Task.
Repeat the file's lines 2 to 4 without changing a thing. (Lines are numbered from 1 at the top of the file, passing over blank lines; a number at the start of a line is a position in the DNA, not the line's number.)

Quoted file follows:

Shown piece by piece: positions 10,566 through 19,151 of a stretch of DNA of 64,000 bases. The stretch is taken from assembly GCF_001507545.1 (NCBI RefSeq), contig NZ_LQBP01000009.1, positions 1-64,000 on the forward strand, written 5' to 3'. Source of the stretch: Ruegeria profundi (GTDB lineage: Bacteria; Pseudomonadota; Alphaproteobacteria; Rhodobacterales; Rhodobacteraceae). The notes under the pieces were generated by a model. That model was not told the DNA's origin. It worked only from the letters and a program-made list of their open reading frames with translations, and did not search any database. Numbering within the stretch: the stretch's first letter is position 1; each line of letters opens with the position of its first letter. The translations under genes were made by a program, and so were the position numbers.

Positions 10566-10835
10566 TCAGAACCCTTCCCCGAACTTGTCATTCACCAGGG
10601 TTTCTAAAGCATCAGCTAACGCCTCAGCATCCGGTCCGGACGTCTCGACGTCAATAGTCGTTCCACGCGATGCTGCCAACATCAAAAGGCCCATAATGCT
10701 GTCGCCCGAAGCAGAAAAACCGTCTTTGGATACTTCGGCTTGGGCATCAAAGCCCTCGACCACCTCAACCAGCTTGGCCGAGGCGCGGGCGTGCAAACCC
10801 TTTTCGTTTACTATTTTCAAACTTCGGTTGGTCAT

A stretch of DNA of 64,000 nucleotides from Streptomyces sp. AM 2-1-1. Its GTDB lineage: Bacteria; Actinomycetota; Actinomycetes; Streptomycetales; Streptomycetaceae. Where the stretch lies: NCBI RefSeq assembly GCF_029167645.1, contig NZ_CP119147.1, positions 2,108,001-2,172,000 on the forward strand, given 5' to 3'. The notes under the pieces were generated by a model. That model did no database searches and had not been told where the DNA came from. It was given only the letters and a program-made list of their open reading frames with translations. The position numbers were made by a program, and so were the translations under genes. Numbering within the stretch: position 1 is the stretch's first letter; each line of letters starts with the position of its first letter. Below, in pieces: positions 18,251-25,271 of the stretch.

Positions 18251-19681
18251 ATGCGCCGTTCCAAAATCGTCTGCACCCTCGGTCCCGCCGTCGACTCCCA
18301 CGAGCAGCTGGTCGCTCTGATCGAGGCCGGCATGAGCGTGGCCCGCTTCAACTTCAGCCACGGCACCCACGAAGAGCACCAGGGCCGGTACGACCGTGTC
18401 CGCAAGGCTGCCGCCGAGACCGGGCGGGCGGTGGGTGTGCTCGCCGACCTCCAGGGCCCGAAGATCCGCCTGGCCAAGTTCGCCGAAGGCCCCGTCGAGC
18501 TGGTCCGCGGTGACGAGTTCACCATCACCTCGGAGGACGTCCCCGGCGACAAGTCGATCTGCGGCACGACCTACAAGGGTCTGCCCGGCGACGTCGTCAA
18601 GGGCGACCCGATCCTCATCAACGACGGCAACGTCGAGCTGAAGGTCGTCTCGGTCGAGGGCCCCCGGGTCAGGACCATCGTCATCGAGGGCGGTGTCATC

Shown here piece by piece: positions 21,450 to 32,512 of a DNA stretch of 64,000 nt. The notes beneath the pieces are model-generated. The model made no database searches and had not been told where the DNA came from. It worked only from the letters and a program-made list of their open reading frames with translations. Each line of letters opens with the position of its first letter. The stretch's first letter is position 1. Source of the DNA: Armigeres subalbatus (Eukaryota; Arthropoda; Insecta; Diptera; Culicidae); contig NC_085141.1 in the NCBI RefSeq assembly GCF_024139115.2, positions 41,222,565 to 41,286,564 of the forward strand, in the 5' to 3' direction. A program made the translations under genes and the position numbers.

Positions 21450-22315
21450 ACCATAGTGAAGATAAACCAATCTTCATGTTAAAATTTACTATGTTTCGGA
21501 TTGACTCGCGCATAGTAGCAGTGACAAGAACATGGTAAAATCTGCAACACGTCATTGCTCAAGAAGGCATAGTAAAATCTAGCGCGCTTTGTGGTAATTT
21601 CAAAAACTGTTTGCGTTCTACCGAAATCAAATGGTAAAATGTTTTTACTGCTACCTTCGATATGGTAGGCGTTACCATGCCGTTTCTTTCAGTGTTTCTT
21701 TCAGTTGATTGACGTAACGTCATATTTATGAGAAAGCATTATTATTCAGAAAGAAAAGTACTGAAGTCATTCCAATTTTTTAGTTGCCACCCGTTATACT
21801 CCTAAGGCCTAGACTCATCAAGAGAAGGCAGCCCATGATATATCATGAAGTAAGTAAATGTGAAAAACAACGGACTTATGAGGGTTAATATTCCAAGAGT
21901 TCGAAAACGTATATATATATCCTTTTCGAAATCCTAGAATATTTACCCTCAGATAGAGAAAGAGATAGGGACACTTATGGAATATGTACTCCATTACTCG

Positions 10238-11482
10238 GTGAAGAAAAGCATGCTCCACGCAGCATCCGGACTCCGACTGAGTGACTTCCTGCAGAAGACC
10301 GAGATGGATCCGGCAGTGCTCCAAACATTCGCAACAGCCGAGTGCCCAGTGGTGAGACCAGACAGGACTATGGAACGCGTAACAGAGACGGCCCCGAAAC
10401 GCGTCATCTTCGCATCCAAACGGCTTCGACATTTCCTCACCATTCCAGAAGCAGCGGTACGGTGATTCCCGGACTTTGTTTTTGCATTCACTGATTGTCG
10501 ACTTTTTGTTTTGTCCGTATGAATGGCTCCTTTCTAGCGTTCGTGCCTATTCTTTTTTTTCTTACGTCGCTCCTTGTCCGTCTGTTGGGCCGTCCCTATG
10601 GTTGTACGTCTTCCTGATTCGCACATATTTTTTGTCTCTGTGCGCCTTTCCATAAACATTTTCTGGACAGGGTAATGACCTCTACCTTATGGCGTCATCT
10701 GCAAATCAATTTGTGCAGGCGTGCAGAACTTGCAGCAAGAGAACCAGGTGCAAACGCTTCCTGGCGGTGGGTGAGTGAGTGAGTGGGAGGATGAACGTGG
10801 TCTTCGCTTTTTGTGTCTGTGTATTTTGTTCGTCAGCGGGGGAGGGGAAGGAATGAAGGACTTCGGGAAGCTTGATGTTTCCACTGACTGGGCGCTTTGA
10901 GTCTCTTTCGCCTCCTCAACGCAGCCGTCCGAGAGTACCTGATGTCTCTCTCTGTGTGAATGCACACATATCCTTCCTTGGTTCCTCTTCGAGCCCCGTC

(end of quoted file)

Positions 10566-10835
10566 TCAGAACCCTTCCCCGAACTTGTCATTCACCAGGG
10601 TTTCTAAAGCATCAGCTAACGCCTCAGCATCCGGTCCGGACGTCTCGACGTCAATAGTCGTTCCACGCGATGCTGCCAACATCAAAAGGCCCATAATGCT